Put away the dental floss... it's not an essential part of oral hygiene after all
Published 03/08/2016 | 16:11
Is flossing an important part of dental hygiene?
On Tuesday, the US federal government admitted that there is little evidence that using dental floss every day prevents gum disease and cavities.
The acknowledgement came after a US Freedom of Information request was made to the American health, human services and agriculture departments regarding evidence for the health benefits of flossing.
And an investigation by the Associated Press revealed that there is insufficient proof to back up the claim that flossing is an essential part of oral hygiene.
Examinations of other studies conducting in the past ten years found evidence for flossing was "unreliable", "very low quality" and there was a "moderate to large potential for bias".
One review conducted last year said: "The majority of available studies fail to demonstrate that flossing is generally effective in plaque removal."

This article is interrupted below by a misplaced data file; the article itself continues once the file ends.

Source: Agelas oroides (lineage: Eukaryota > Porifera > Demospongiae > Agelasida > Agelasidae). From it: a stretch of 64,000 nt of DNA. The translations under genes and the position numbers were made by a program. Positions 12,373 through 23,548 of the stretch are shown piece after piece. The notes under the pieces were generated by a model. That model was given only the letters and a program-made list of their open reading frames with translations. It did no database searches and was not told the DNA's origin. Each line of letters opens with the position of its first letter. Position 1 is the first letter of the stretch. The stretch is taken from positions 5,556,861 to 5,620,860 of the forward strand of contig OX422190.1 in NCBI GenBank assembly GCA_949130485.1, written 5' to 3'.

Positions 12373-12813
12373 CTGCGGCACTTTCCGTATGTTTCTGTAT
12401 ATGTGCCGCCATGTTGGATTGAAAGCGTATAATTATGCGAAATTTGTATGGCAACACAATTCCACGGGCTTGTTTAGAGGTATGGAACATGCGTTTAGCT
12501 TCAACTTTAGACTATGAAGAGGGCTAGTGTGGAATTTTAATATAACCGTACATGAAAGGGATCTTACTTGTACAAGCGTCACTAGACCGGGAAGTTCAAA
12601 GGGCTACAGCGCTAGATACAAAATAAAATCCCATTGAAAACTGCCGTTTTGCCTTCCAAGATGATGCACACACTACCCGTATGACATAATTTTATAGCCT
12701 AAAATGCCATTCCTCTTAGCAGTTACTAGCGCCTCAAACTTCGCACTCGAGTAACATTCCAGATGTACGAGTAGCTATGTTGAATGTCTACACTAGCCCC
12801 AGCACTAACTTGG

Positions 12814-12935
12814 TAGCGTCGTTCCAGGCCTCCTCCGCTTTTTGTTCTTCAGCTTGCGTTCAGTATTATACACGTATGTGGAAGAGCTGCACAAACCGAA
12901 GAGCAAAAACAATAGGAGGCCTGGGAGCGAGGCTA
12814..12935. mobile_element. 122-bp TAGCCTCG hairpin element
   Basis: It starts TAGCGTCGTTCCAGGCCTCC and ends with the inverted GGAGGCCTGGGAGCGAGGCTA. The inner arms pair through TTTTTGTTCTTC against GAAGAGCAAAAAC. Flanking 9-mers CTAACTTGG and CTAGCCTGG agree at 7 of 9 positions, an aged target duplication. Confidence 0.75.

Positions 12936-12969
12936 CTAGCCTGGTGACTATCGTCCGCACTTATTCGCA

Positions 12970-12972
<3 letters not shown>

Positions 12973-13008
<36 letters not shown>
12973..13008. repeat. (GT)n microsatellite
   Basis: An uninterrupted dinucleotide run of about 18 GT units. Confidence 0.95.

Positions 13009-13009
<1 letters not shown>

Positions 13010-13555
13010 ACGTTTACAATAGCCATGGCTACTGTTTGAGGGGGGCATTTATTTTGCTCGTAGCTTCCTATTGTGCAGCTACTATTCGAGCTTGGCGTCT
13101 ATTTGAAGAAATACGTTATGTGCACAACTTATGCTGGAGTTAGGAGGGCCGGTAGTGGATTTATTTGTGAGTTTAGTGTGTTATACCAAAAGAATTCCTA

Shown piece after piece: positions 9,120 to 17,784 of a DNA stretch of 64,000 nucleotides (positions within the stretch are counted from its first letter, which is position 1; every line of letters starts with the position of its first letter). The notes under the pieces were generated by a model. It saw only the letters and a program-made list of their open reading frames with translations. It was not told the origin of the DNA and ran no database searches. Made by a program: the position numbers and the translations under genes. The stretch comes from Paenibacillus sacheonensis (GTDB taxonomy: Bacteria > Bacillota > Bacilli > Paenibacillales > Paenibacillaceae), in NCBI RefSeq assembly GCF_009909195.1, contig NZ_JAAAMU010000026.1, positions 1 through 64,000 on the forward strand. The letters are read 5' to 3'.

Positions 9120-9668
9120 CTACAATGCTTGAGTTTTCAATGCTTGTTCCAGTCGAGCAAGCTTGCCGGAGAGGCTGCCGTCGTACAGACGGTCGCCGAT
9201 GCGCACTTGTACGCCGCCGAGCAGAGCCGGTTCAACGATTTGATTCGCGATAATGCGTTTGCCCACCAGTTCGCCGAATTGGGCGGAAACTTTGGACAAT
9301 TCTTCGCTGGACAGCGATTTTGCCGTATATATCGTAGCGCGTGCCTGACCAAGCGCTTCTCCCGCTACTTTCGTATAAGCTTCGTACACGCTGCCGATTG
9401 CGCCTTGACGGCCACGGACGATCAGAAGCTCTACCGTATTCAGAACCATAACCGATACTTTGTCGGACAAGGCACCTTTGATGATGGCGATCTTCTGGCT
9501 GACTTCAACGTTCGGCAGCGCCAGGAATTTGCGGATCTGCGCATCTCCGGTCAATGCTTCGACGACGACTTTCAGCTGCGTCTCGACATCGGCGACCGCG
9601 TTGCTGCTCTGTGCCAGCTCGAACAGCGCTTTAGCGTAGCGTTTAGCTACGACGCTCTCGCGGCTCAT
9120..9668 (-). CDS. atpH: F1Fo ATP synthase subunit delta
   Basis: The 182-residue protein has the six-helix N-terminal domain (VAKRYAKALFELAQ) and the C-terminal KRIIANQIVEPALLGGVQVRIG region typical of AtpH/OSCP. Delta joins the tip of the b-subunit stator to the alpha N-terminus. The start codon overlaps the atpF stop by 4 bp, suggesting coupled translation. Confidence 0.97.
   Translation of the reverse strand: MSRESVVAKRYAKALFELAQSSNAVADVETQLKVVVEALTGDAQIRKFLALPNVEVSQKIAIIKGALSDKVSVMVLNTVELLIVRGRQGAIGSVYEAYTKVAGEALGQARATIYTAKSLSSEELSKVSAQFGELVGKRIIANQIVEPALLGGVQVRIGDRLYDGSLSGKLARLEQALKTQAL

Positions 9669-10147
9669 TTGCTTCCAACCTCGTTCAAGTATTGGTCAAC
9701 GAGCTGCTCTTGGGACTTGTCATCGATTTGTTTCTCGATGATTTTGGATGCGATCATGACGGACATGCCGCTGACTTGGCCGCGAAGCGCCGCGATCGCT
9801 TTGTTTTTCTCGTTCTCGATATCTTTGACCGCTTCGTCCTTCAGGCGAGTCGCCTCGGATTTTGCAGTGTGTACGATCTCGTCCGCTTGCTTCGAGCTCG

The President of the Irish Dental Association Dr PJ Byrne told Independent.ie that he believed that no universal method of oral hygiene technique is applicable to an individual patient and this definitely applies to methods of cleaning between your teeth.
Modern oral healthcare providers will usually recommend a variety of methods depending on the individual patients needs but there has been evidence to support the benefits of inter dental brushes for effective cleaning of the teeth.
“There is a lack of modern scientific evidence in terms of the reduction of dental decay between the teeth achieved as a result of flossing and that probably explains its omission from the new US guidelines. The other key factor is that there have been huge advances in the development of inter dental brushes and these are now probably more effective in preventing or controlling gum disease," said Dr Byrne.
"However floss or special types of floss may have a role in particular circumstances for patients.“
Dr Byrne, who specialises in the area of peridontology (gum disease), said that in terms of dental decay reducing the frequency of sugar intake is vital and the most important factor in minimising the risk of decay.
“If you have any specific concerns with regard to gum health, your dentist or hygienist will be able to provide advice on the most appropriate methods to suit your individual needs” he said.